PARIS 2011: CFM reports successful LEAP eCore 2/LPT tests before bumper order week

CFM’s progress on its LEAP engine family has been boosted by the testing of its second development core, eCore 2, and the low-pressure turbine (LPT) plus the anticipation of significant order announcements during the 49th Paris Air Show this week.

The company is planning four order announcements each day from Monday to Thursday, though not all will be for LEAP engines. However, when asked about the lead taken by the competing Pratt & Whitney PW1100G on the A320neo programme, CFM executive vice-president Chaker Chahrour replied, “Ask me that question on Thursday.”

On the technology aspects, Chahrour went on to note that the eCore 2 went to test on 24 May, slightly ahead of schedule. “Unlike eCore 1, this is the full-up LEAP configuration. And we’ve had outstanding results so far,” he declared.

Fellow EVP Olivier Savin added, “Our ultra high-efficiency LPT rig also began testing in May and has also exceeded the design specifications.”

The LEAP engine family, with the LEAP-X1C on the COMAC C919 and the LEAP-X1A for the Airbus A320neo family, is scheduled to enter service in 2016

With much focus currently on the LEAP family, Chahrour reminded his audience that the company is about to put the CFM56-7BE into service in the enhanced Boeing 737NG family. “The engine will provide an extra 1% better fuel burn with Boeing adding 1% via the aeroplane design, so the aircraft family will have 2% better fuel burn overall,” Chahrour explained. “Aircraft certification is imminent and we’re starting to ship the -7BE engines out of the factory now.”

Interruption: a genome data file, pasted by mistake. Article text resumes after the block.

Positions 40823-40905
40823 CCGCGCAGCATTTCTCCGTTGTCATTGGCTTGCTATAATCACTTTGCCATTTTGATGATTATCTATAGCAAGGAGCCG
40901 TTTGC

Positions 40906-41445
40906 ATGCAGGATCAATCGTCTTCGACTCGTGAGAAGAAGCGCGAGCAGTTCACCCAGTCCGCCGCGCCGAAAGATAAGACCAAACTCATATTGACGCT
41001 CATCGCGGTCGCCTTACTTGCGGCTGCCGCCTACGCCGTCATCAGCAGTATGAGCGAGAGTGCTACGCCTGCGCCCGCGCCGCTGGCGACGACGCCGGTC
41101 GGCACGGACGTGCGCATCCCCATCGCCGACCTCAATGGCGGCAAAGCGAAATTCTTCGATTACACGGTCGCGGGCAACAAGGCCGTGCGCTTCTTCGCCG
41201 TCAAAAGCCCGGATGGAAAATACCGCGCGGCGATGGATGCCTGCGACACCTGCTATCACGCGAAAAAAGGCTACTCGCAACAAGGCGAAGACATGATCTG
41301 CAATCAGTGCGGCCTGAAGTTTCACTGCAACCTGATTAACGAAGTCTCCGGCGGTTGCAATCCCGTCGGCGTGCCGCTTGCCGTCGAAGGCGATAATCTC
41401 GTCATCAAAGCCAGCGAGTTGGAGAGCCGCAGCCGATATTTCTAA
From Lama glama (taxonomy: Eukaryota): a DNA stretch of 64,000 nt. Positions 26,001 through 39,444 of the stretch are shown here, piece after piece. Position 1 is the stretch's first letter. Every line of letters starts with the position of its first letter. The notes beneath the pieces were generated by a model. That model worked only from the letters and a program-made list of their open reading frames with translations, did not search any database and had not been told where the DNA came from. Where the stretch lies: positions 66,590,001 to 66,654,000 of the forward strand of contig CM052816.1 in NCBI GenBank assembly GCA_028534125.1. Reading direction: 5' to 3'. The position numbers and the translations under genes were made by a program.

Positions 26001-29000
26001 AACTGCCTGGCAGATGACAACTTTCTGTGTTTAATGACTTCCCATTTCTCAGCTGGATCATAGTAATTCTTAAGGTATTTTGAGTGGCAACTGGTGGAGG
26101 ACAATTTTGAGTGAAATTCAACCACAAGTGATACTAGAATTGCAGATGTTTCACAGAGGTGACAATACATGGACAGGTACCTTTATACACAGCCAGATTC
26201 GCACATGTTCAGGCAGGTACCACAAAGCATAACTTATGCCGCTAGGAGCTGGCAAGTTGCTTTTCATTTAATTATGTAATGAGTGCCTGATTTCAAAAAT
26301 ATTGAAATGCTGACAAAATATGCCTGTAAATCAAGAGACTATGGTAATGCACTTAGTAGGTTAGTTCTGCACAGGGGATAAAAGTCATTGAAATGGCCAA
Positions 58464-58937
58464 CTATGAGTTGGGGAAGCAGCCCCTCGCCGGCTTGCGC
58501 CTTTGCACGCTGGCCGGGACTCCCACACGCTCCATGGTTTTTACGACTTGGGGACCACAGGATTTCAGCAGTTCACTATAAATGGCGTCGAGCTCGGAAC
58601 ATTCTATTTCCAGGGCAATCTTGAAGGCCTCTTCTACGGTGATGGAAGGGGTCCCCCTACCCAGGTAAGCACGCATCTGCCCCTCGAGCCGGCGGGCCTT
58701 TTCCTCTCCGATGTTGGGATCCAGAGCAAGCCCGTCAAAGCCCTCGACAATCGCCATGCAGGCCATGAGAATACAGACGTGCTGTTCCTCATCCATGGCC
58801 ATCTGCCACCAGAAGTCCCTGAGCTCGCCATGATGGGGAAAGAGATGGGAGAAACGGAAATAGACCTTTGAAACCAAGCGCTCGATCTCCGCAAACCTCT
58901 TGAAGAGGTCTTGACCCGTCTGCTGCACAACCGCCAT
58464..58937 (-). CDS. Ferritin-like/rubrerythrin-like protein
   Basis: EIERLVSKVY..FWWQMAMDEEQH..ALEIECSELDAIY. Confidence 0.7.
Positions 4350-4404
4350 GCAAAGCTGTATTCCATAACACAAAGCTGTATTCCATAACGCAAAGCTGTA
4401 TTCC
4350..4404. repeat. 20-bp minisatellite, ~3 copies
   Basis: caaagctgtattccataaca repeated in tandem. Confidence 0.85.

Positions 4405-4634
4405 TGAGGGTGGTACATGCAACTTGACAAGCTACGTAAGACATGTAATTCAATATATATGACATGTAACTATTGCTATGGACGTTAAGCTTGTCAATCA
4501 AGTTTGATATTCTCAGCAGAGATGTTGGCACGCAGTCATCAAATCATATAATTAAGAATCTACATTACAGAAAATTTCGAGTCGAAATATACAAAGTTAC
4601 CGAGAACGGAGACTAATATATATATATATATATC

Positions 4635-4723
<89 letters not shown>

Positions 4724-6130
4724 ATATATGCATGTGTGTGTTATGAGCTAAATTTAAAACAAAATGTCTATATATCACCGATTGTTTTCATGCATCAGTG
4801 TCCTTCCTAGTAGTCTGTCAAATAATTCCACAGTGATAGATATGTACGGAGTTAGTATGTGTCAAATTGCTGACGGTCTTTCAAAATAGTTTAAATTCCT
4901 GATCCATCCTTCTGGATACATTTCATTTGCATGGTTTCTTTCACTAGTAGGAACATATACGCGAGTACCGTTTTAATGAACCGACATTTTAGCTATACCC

Savin reported that on the A320 family there is a similar story. “We will introduce another Product Improvement Package (PIP) on the CFM56-5B later this year,” he remarked. “The PIP will lower sfc on the -5B by 0.5%. This reduction at a fuel price of $4 per gallon (equivalent to $140 per barrel) will being savings of $50,000 per aircraft per year and reduce maintenance costs by 1%.” The current price is around $3/gallon.

Savin confirmed that the flight testing of the PIP is done and the package will come into service by the end of the third quarter.

Picking up on the two developments, Chahrour added that the -7BE and -5B PIP are interchangeable on their respective aircraft. “You can have, says, on an Airbus, one of each – a -5B and a -5B PIP – on each side of the aircraft.”

Returning to LEAP, Savin said that there are a projected 4,000 aircraft sales for the A320neo programme. “And we expect a lot of good news on the A320neo during the week,” he commented.

The engine for the C919 is in its joint definition phase with design freeze planned for the second quarter of 2012. CFM expects a market size for the C919 of 1,000-1,300 aircraft in the next 20 years. All of the 100 orders announced at the Zhuhai Air Show in 2010 will have the LEAP-X1C. There is the possibility of some LEAP-X1C final assembly in China, which Chahrour stressed would be on a business-driven case only – primarily due to the benefit of proximity between the final assembly line of the engine and that of the aircraft.

According to Savin, all the test results “are great”. The MASCOT endurance engine has met all the targets CFM set and the fan-blade-out test was performed in May “with total success”. This, he noted, was the first such test on a third generation 3D fan blade.

Bernie Baldwin, editor, Low-Fare & Regional Airlines/
Paris, France

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